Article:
The judge ruled that the English courts are the correct place for the hearing because the services were rendered by the claimant in the UK while we were resident there. It is stated that England is the correct forum to try the dispute and the fact of subsequent relocation to Australia is insufficient to render England an inappropriate forum for this dispute. The claimant claimed we had breached contract while in jurisdiction as they said all fees were due before we went to Australia, however this was not true as no payments were expected until after I had moved to Australia and we have plenty of correspondence to prove this.
We were also ordered to pay costs of £1300 for the application to the claimant (this was unexpected which shows my level of knowledge when it comes to legal cases). The claimant's solicitor has now entered a summary judgement application.
With being unable to afford legal representation, not being entitled to legal aid and with residing in Australia, I am sure you can understand that this has become very difficult for us. We do not know what we should be doing next. Should be attempt to have the jurisdiction hearing set aside? Do we wait for summary judgement? Can the order be enforced even though we are living in Australia? If we are unable to attend nor defend ourselves in the summary judgement hearing, how would we deal with the outcome as it seems only to be a one-sided case? If you could provide some direction or guidance on what we can do, we would be very grateful.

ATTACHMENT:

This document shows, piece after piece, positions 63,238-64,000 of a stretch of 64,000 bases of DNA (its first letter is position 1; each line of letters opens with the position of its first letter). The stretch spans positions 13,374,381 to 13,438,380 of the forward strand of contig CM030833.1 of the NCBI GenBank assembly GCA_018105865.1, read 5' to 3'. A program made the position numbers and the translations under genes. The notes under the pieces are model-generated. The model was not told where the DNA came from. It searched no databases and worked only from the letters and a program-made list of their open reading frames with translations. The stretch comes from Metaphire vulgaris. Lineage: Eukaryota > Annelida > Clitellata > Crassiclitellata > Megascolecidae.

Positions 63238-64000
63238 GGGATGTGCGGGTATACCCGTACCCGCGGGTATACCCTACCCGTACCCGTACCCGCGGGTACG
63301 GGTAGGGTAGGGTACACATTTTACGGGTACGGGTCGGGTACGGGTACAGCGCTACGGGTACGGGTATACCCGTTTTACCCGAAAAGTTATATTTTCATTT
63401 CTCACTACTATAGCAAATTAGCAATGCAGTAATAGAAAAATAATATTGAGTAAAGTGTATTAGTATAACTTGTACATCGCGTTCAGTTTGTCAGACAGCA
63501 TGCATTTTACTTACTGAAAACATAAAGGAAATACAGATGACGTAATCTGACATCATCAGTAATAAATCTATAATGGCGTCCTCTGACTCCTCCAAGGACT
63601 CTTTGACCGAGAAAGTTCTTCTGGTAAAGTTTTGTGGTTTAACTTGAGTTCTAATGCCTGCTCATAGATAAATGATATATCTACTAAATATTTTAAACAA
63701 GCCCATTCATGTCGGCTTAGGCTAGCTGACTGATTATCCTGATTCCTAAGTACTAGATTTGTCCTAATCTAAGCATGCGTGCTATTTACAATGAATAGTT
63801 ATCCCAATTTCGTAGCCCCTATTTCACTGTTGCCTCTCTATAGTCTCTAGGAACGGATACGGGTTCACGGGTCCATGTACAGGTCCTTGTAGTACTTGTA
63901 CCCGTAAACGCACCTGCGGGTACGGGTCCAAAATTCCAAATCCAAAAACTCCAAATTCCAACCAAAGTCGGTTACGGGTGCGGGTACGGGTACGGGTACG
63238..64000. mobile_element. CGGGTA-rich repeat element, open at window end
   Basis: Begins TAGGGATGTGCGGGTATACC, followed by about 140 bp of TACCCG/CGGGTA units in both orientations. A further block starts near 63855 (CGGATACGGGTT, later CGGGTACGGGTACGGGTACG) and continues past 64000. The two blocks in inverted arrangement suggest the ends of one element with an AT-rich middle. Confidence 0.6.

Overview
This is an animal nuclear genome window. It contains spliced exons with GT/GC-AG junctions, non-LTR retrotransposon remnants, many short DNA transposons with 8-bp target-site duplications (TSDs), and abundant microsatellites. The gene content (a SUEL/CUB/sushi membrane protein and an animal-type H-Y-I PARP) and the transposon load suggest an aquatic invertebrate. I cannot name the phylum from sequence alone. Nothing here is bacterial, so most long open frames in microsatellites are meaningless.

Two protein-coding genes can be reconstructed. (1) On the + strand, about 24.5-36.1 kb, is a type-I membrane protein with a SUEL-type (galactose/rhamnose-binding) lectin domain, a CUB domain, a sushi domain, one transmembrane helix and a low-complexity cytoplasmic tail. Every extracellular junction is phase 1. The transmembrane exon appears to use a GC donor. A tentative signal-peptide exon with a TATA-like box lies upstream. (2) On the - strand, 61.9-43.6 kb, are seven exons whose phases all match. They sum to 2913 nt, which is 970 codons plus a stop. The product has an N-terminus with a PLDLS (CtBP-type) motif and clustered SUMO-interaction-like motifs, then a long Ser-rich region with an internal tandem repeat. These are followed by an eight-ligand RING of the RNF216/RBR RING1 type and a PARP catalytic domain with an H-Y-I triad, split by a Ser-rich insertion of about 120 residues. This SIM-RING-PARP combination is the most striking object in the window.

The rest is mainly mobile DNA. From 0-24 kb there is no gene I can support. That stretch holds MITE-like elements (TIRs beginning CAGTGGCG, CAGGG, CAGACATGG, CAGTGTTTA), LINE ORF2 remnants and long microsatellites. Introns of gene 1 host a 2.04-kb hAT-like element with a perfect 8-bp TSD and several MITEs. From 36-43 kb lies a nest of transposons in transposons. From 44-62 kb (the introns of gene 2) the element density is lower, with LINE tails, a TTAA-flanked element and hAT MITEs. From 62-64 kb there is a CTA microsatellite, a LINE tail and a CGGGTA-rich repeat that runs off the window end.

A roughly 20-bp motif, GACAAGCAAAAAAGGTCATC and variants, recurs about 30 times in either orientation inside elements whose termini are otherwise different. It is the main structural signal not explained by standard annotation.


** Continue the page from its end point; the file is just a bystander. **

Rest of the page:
Submitted: 1 year ago.
Category: UK Law
Expert:  Jo C. replied 1 year ago.
Thank you for your question. My name is ***** ***** I will try to help with this.
Sorry for the delay.
You do not seem to deny owing the money?
Customer: replied 1 year ago.
Hi Jo,Thanks for your reply. I had to skimp on a few details in order to get in the background of the issue. Basically we are in dispute over the amount they have taken us to court for. They have produced over 6 different sets of figures ranging from £10k to £30k (and is now obviously increasing because they are adding interest). They won't accept there is a dispute over the amount owed.We are also not in a position to pay the £1300 costs and were not able to provide a defence for this at the time of the challenge of jurisdiction hearing because we could not attend. I am worried they will achieve the same in their summary judgement hearing and I will be ordered to pay costs and a figure we are disputing when really I believe this should never have gone to court. We have attempted to negotiate again during the court proceedings, but the claimant and their solicitor appear to ignore us and use our inability to defend against us. Instead they simply told us they were going to apply for Summary Judgement because they did not believe there was a dispute.The basic gist of it is we don't believe we owe the amount they have taken us to court for. They are having orders set without us being able to defend ourselves due to us living in Australia and because of cost constraints and it feels like the whole case is being run by them and we have no part in it. We also cannot afford legal representation and, despite the fact it is considered in jurisdiction, we are unable to get help with legal aid in England. It feels very unfairly weighted on the claimant's part and we just don't know what we can do, if anything.
Expert:  Jo C. replied 1 year ago.
Why don't you believe you owe the money?
You seem to accept owing them something?
There is no need to put yourself to detail. Just a few sentences will be fine.
Customer: replied 1 year ago.